Welcome to the Part 2 post about GDPR, the new privacy regulations that will impact marketers who reach the EU, effective 25 May 2018. Fines can be up to 4% of your gross revenue or 20 million Euros, so be prepared!
Part 1 discussed the regulations, the type of information impacted by the rules and how your organization might be affected. This post will give some ideas about how you can try to opt in the current EU names on your database, update online forms, and your website itself.
- Collect only data that you know you will use.
- Remove pre-checked boxes when people opt in/out of your brand’s secondary offers. People will have to opt in for additional offers.
- Consider a double opt in. There is when you send an email to the person who opts in, reconfirming that they really want to opt in.
- Make clear–by separating into distinct sections–the difference between accepting terms and conditions on your website and opting in/out of offers.
- Offer a list of specific areas of interest that recipients can choose to receive information about, allowing the recipient to check yes or no to each one. Again no pre-checked responses (See #2 in forms).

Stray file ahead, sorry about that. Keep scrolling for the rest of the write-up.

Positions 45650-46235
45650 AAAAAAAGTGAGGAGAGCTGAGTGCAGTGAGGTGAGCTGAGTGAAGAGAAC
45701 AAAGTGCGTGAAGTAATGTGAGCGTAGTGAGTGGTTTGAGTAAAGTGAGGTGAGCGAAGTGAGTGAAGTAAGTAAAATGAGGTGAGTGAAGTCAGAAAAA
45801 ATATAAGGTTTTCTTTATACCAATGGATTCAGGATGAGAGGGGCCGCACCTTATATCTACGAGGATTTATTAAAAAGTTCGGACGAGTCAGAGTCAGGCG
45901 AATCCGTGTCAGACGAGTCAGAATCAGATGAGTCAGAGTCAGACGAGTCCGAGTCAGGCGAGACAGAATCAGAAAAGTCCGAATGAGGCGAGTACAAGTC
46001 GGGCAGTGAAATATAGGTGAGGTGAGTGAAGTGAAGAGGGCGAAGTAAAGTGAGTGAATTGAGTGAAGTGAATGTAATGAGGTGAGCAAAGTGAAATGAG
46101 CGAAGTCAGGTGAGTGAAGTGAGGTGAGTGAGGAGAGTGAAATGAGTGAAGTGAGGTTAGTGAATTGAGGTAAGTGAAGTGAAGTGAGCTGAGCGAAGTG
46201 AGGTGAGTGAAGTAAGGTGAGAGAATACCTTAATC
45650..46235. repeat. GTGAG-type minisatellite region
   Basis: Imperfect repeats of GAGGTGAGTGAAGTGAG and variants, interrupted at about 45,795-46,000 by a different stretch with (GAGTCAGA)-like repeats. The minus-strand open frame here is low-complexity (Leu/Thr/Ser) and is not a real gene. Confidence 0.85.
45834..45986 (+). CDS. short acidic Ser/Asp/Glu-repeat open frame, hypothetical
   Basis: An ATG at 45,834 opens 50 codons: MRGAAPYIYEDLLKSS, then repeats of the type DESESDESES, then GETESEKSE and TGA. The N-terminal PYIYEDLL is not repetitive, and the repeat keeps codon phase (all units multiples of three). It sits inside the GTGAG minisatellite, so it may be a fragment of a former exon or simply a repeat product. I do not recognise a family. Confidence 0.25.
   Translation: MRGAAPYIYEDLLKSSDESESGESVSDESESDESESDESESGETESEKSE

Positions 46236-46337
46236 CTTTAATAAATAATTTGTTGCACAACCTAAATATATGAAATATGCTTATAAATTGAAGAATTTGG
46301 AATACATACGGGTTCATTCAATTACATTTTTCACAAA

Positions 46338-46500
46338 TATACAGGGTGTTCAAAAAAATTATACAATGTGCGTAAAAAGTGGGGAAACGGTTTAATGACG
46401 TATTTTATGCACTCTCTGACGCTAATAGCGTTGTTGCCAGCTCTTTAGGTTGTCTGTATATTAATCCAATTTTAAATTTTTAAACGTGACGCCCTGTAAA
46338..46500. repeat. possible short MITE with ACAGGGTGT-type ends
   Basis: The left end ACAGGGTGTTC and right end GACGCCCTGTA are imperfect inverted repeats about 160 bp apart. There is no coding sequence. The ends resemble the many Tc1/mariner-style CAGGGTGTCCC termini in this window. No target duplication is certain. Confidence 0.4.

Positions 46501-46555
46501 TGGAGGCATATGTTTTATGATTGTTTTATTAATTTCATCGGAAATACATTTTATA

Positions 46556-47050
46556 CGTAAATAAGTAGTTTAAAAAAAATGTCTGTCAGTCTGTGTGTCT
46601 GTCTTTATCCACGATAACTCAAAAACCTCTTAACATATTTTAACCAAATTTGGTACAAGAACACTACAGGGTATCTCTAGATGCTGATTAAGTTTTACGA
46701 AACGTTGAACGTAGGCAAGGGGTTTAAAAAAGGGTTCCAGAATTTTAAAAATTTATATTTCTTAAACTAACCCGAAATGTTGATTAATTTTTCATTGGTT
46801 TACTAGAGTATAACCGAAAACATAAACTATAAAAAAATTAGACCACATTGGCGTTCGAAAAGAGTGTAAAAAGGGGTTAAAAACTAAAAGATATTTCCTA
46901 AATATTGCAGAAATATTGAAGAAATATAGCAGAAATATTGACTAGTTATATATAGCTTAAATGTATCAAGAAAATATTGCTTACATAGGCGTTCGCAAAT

- Ask how people want to be reached: telemarketing, email, direct mail. This is not required, just a suggestion.
- Offer a way for people to change the frequency of receiving messages (which may eliminate some permanent opt outs) as well as a way to opt out of everything.
- Note that website cookies are also impacted by the regulations. Consider having a message about cookies pop up when someone comes your website. On a recent trip to Italy and France, cookies message popping up on virtually every website I visited.
If you want more detailed samples of some of these items, feel free to contact me.
The journey continues.
DISCLAIMER THAT I am not an attorney so this should not be construed as legal advice. This post is MY interpretation of what I have learned about GDPR so far, as a marketer who tries to stay on top of audience development and marketing issues. Any legal instructions should come from an attorney with knowledge of GDPR regulations.